Reliability and Multilevel Measurement

Raudenbush, Rowan, and Kang (1991) discussed the issues involved in multilevel measurement. One convenient way to model data such as these is to use a three-level model, with separate levels for the items, the pupils, and the schools. Using a model with no explanatory variables except the intercept, the variance between items is decomposed into variance components at the item, pupil, and school level. This model can be presented as

where y000 is the intercept term, and the subscript h refers to items, i to pupils, and j to schools. The variance components of items, pupils, and schools are 0.845, 0.341 and 0.179, respectively. The variance component <J2Uem can be interpreted as an estimate of the variation that is due to item inconsistency, C72pupil as an estimate of the variation of the mean item score between different pupils within the same school, and cr2schooi as an estimate of the variation of the mean item score between different schools. The item level exists only to produce an estimate of the variance that is due to item inconsistency. The error variance in the mean of p items equals o2 = <72j(em/p, which for the example data equals 0.141.

The pupil-level internal consistency is given by °Wa = a\jv)- For our example, data apupU is 0.71 and reflects the consistency in the item scores from different pupils in the same schools. The internal consistency coefficient of 0.71 indicates that this variability is not random error, but that it is systematic. It could be systematic error, for instance, response bias such as a halo effect in the judgments made by the pupils, or it could be based on different experiences of pupils with the same principal. This could be explored further by adding pupil characteristics to the model. The school-level internal consistency can be calculated by (Raudenbush et al., 1991, p. 312)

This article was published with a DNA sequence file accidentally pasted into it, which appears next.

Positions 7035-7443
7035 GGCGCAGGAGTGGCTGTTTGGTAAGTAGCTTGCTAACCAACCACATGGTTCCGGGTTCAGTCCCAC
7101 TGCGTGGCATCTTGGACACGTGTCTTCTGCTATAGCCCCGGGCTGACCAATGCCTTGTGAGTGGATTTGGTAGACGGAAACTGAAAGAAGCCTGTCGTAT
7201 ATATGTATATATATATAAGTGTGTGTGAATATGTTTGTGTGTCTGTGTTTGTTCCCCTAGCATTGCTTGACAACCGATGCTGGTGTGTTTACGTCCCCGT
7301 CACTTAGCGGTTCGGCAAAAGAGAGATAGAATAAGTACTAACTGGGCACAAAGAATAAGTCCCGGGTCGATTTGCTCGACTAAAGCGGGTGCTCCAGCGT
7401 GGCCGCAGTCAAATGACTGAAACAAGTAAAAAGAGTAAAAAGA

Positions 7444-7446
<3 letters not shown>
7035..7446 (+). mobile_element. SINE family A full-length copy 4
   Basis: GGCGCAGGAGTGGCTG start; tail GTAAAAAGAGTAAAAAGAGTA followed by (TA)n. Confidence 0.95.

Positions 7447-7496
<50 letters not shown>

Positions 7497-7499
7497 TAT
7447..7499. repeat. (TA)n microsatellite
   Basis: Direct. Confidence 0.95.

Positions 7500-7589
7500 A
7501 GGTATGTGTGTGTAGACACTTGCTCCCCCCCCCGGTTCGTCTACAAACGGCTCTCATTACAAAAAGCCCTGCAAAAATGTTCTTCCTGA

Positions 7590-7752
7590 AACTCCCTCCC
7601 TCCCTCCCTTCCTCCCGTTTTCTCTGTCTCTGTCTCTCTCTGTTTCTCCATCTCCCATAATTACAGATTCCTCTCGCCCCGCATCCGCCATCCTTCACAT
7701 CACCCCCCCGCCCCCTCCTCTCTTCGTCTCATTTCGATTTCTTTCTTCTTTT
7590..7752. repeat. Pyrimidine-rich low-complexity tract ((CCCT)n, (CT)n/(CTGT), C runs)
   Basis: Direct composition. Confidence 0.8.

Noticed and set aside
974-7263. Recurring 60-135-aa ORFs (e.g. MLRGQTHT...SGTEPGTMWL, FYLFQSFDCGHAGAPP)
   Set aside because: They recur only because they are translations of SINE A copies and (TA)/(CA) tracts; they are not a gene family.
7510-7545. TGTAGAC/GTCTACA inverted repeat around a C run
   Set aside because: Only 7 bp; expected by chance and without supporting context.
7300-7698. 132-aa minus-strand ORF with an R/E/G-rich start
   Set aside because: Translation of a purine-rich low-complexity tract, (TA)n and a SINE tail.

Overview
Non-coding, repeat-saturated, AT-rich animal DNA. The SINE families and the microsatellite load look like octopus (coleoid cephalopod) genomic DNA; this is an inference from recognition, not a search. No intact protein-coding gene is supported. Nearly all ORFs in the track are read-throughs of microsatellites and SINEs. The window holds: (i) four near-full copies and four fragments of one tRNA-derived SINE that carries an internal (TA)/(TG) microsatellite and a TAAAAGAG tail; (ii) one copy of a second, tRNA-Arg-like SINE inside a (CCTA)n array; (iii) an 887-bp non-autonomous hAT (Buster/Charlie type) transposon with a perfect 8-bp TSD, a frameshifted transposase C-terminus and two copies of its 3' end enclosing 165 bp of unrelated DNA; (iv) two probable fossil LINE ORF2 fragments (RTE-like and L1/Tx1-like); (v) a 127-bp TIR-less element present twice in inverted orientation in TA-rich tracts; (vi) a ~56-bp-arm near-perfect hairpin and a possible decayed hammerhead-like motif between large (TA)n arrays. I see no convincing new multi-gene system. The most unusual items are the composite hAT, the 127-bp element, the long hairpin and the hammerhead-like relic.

In Equation (8), p is again the number of items in the scale, and n. is the number of pupils in school j. Because the number of pupils varies across schools, the school-level variability also varies. An indication of the average reliability can be calculated by using Equation (8) with the mean number of pupils for n.. In our example, on average 8.9 pupils per school provided judgments, and the school-level internal consistency is ttschool = 0.77. The school-level internal consistency coefficient indicates that the school principal's leadership style is measured with reasonable consistency.

The school-level internal consistency depends on four factors: the number of items in the scale, the mean correlation between the items on the school level, the number of pupils sampled in the schools, and the intraclass correlation at the school level. The school-level reliability as a function of these quantities can be determined by kn.p.r a =_ILl_ (Q\